Appeals court grants stay in lawsuit over Gov. Newsom’s COVID-19 executive orders

California
In this July 23, 2019, file photo, Gov. Gavin Newsom talks to reporters at his Capitol office in Sacramento.(Rich Pedroncelli / Associated Press)

In this July 23, 2019, file photo, Gov. Gavin Newsom talks to reporters at his Capitol office in Sacramento.(Rich Pedroncelli / Associated Press)

A California appellate court Tuesday stayed an injunction from a lower court that barred Gov. Gavin Newsom from issuing executive orders that create new law, the latest development in a legal challenge to the governor’s response to the COVID-19 pandemic.

The stay granted by the 3rd District Court of Appeal prevents an order by a Sutter County judge from being enforced until the appeal from the governor’s office can be considered by the higher court.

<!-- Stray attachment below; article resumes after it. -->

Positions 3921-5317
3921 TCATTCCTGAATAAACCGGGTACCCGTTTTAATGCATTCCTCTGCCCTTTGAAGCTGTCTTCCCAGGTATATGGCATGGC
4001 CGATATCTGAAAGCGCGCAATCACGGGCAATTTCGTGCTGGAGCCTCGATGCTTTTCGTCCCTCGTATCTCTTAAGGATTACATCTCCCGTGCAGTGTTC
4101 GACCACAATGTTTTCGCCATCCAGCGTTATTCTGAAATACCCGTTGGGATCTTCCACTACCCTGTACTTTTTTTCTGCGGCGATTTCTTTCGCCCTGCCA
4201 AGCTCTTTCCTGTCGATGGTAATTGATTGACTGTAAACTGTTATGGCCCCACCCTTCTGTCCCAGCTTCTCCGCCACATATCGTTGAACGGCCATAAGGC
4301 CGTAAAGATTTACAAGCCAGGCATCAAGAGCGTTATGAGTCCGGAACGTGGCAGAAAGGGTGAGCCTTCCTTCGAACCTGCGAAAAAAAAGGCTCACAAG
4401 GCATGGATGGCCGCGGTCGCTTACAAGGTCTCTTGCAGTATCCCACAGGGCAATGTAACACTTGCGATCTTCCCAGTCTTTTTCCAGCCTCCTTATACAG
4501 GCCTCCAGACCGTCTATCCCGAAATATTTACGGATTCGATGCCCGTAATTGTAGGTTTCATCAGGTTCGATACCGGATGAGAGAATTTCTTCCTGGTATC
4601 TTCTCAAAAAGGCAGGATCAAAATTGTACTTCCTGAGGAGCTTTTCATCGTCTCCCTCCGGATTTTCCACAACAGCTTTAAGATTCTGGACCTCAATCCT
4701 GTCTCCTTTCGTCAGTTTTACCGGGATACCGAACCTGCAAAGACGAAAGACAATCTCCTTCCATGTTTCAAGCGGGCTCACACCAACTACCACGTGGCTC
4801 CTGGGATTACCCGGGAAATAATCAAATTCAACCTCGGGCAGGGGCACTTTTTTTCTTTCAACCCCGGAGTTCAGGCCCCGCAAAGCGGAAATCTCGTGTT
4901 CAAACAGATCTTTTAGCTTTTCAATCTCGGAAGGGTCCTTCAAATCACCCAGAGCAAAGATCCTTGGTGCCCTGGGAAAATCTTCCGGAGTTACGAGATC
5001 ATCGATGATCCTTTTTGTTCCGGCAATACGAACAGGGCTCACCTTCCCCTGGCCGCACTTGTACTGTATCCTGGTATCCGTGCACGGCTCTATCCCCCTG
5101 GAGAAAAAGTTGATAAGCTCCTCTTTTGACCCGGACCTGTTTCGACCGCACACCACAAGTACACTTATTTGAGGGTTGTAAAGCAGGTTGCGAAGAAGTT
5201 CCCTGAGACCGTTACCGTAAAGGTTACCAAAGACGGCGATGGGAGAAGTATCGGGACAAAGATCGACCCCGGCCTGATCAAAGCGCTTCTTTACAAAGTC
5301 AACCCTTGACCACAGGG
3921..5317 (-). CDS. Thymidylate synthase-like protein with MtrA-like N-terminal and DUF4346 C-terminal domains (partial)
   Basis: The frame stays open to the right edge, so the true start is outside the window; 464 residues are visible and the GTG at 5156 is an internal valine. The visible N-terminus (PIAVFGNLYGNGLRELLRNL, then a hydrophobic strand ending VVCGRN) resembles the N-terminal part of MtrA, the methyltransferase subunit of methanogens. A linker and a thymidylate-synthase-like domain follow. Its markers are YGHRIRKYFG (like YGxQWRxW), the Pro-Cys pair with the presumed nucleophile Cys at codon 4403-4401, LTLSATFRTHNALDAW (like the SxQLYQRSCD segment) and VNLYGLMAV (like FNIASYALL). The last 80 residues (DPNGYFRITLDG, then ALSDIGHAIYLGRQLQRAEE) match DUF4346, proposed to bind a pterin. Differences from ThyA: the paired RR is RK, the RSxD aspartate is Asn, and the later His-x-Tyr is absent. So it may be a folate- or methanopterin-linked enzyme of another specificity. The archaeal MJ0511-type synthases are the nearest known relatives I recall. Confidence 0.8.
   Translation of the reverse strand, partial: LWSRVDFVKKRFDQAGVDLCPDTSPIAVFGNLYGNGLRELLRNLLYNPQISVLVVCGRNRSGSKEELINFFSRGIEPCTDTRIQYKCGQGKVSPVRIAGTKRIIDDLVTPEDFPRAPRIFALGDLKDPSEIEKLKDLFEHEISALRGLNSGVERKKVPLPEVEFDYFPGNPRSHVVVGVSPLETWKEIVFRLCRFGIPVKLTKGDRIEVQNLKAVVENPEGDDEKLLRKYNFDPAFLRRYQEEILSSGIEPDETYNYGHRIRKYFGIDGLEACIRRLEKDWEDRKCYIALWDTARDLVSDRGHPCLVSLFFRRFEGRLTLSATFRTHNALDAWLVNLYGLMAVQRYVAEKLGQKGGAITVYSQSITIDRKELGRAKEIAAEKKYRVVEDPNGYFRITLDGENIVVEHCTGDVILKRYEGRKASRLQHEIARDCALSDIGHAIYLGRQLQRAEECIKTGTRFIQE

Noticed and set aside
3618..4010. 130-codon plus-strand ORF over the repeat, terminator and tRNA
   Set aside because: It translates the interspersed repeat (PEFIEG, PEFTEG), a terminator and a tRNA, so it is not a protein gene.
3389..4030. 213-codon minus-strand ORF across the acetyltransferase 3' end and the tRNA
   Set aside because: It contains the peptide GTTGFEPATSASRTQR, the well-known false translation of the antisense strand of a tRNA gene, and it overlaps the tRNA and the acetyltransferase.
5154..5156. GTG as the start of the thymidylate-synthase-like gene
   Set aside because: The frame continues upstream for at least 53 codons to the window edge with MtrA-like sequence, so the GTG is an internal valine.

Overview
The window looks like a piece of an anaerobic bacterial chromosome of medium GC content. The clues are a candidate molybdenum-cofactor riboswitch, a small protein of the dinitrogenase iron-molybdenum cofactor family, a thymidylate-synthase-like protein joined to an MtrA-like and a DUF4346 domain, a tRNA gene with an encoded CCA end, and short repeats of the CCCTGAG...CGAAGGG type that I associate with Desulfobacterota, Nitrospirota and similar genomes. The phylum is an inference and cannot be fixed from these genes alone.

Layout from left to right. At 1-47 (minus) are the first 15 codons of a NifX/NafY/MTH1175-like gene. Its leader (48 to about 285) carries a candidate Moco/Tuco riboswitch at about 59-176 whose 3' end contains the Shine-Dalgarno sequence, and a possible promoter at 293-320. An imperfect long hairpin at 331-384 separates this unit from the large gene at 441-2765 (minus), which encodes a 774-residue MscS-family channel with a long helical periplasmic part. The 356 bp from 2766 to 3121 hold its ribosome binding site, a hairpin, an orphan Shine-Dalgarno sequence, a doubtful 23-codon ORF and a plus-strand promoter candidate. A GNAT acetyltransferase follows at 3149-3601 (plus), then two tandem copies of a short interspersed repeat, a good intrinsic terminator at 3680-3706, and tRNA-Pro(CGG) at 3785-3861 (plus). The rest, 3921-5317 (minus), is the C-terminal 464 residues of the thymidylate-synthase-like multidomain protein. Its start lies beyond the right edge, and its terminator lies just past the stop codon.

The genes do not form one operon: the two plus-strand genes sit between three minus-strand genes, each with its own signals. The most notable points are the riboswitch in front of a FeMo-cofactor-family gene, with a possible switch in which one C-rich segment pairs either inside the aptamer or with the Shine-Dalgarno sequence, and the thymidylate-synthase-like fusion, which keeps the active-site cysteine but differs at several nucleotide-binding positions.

Sutter County Superior Court Judge Sarah Heckman issued an injunction barring the governor from taking executive action that “changes existing statutory law or makes new statutory law or legislative policy,” rebuking a governor who has relied heavily on executive orders to respond to the COVID-19 pandemic.

The California Attorney General’s Office, representing the governor, argued that the lower court’s ruling was improper, and said it would “hamstring” the governor’s response to the pandemic as well as future state emergencies.

Read the full story on LATimes.com.

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